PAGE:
If we put ${F(x)=\max \{ (Ax)_i : i=1,\ldots,n\}}$, then Theorem 4 yields (3) as long as ${\|F\|_{\mathrm{Lip}} \leq \max_i \sqrt{\mathop{\mathbb E}(X_i^2)}}$. It is easy to see that

$\displaystyle \|F\|_{\mathrm{Lip}} = \|A\|_{2 \rightarrow \infty} = \sup_{\|x\|_2 = 1} \|A x\|_{\infty}.$

But ${\|A\|_{2 \rightarrow \infty}}$ is just the maximum ${\ell_2}$ norm of any row of ${A}$, and the ${\ell_2}$ norm of row ${i}$ is

$\displaystyle \sqrt{\sum_{j=1}^n a_{ij}^2} = \sqrt{\mathop{\mathbb E}(X_i^2)}.$

$\Box$

Using this theorem, we are ready to prove Theorem 3. I will only give a sketch here, but filling in the details is not too difficult.

Assume that the conditions of Theorem 3 hold. Pick an arbitrary ${t_0 \in T}$, and recall that we can write

$\displaystyle g(T) = \mathop{\mathbb E} \sup_{t \in T} X_t = \mathop{\mathbb E} \sup_{t \in T} (X_t - X_{t_0})$

since our gaussians are centered.

Now, by Theorem 1,

$\displaystyle \mathop{\mathbb E} \max_{i=1,\ldots,m} \left(X_{t_i} - X_{t_0}\right) \geq C \alpha \sqrt{\log m}.$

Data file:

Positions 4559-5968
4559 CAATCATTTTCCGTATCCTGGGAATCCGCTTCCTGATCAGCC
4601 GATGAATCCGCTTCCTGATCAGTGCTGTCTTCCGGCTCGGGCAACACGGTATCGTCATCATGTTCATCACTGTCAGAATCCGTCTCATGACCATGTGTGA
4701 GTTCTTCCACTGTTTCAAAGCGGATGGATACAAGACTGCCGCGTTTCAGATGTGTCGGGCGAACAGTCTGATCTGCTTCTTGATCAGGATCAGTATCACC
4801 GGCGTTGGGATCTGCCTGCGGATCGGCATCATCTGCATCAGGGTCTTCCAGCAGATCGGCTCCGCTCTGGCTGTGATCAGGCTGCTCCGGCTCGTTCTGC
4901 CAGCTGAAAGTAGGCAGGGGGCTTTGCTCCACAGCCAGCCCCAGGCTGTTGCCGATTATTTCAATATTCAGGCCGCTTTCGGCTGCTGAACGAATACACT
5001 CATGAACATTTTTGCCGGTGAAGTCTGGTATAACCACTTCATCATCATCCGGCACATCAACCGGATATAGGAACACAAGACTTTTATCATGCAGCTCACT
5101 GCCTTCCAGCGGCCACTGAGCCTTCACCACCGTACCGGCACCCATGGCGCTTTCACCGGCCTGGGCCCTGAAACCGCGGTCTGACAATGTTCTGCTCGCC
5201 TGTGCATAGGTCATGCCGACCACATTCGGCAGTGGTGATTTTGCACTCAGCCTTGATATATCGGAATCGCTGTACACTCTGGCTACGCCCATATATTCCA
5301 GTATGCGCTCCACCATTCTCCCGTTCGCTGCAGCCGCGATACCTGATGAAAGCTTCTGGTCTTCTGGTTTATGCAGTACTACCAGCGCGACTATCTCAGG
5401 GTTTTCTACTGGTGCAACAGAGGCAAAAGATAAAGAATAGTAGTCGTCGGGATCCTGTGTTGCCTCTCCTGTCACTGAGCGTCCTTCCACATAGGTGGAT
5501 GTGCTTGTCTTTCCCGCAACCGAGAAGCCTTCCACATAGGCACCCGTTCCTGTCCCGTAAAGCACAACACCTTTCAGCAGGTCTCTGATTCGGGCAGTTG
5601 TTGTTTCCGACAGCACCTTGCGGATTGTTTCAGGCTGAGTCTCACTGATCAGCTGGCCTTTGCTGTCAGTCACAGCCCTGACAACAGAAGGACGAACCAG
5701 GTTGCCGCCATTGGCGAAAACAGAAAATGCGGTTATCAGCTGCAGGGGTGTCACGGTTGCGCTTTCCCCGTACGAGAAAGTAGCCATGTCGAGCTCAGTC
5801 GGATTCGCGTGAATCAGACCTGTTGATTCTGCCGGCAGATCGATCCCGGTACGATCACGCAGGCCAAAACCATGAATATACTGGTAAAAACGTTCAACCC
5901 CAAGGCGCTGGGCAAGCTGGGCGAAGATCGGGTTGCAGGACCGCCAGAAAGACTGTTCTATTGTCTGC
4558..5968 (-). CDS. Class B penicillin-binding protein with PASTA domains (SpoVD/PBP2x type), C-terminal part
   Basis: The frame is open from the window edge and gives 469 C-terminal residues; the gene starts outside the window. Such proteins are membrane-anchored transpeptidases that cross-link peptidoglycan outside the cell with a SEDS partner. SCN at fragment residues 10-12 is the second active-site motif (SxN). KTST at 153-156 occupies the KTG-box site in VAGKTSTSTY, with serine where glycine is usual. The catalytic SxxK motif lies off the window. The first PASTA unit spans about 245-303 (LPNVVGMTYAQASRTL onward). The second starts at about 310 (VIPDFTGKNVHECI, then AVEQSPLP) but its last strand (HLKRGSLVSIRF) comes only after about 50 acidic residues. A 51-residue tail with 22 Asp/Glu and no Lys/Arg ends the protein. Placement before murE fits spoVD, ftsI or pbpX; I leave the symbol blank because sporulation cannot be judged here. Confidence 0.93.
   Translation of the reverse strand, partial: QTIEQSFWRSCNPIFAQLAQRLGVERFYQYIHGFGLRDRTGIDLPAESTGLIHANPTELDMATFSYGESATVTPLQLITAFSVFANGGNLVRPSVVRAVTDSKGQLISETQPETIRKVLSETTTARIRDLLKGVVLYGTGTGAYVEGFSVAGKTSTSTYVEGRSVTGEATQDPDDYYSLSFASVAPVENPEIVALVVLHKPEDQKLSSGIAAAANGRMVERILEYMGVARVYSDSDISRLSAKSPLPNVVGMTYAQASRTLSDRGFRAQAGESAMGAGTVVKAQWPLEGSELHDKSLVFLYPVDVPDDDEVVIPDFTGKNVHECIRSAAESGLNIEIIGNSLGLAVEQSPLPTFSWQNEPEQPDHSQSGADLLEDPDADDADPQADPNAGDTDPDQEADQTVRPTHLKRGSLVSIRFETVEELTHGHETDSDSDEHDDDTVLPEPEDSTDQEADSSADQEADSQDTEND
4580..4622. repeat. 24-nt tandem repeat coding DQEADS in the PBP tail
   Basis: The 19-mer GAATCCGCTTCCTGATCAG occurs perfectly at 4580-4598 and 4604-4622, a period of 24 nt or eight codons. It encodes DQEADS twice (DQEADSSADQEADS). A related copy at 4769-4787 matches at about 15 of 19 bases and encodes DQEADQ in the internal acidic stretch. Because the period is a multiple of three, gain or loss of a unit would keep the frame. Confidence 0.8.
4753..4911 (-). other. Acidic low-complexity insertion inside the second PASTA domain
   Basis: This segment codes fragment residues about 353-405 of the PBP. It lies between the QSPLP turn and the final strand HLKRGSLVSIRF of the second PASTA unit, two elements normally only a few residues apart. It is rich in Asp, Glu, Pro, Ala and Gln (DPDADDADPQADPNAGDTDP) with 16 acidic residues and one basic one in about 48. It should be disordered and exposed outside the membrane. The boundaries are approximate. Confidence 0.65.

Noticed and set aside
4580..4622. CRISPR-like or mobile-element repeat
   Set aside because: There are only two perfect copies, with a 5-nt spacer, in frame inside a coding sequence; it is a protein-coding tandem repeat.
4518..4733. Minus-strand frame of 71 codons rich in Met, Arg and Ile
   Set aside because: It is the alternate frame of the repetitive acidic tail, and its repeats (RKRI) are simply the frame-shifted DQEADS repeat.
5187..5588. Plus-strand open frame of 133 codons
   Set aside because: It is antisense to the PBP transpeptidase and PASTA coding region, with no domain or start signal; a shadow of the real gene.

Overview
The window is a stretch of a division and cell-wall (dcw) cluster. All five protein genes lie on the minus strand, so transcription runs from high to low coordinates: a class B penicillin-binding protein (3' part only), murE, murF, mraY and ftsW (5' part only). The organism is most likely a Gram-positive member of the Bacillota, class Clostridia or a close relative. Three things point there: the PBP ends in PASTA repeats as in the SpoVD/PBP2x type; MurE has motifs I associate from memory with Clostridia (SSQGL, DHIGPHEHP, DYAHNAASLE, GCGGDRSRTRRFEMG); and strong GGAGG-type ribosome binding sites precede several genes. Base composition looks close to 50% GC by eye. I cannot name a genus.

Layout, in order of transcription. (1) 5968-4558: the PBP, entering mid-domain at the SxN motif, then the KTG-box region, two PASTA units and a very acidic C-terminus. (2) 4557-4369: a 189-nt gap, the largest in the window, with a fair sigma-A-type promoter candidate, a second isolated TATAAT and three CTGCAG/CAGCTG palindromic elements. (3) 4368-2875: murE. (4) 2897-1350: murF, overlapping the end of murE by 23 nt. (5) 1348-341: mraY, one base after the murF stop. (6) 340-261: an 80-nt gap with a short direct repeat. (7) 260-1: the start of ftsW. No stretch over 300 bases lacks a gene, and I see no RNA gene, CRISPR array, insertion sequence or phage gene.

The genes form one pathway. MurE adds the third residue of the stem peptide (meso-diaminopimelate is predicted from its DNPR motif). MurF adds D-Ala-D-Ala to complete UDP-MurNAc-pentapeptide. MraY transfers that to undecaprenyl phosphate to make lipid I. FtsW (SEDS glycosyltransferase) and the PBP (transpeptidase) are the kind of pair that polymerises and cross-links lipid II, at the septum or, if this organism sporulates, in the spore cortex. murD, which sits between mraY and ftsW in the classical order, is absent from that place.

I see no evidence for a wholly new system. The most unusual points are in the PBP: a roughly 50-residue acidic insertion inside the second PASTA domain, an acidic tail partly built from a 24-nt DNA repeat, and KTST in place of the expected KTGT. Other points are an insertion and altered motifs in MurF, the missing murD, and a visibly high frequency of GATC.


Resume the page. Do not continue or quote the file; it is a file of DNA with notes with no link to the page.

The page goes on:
Suppose that ${t_1}$ achieves this. By definition,

$\displaystyle g(B(t_1, \alpha/r)) = \mathop{\mathbb E} \sup_{t \in B(t_1, \alpha/r)} \left(X_t - X_{t_1}\right),$

so we could hope that for some ${t \in B(t_1,\alpha/r)}$, we simultaneously have ${X_t - X_{t_1} \geq g(B(t_1,\alpha/r))}$, yielding

$\displaystyle X_t - X_{t_0} = (X_t - X_{t_1}) + (X_{t_1} - X_{t_0}) \geq C\alpha \sqrt{\log m} + g(B(t_1, \alpha/r)). \ \ \ \ \ (4)$

The problem, of course, is that the events we are discussing are not independent.

This is where Theorem 5 comes in. For any ${i}$, all the variances of the variables ${\{X_t - X_{t_i} : t \in B(t_i,\alpha/r)\}}$ are bounded by ${d(t,t_i)^2 \leq (\alpha/r)^2}$. This implies that we can choose a constant ${c_0 > 0}$ such that

$\displaystyle \mathbb P\left(\left|\sup_{t \in B(t_i,\alpha/r)} X_t - g(B(t_i, \alpha/r))\right| > c_0 (\alpha/r) \sqrt{\log m}\right) \leq m^{-2}.$

So, in fact, we can expect that none of the ${m}$ random variables ${\sup_{t \in B(t_i,\alpha/r)} X_t}$ will deviate from its expected value by more than ${c_0 (\alpha/r) \sqrt{\log m}}$. Which means we can (morally) replace (4) by

$\displaystyle \begin{array}{rl} X_t - X_{t_0} &= (X_t - X_{t_1}) + (X_{t_1} - X_{t_0}) \\ &\geq C\alpha \sqrt{\log m} + g(B(t_1, \alpha/r)) - c_0 (\alpha/r) \sqrt{\log m}. \end{array}$

But now by choosing ${r = 2 C c_0}$, the error term is absorbed.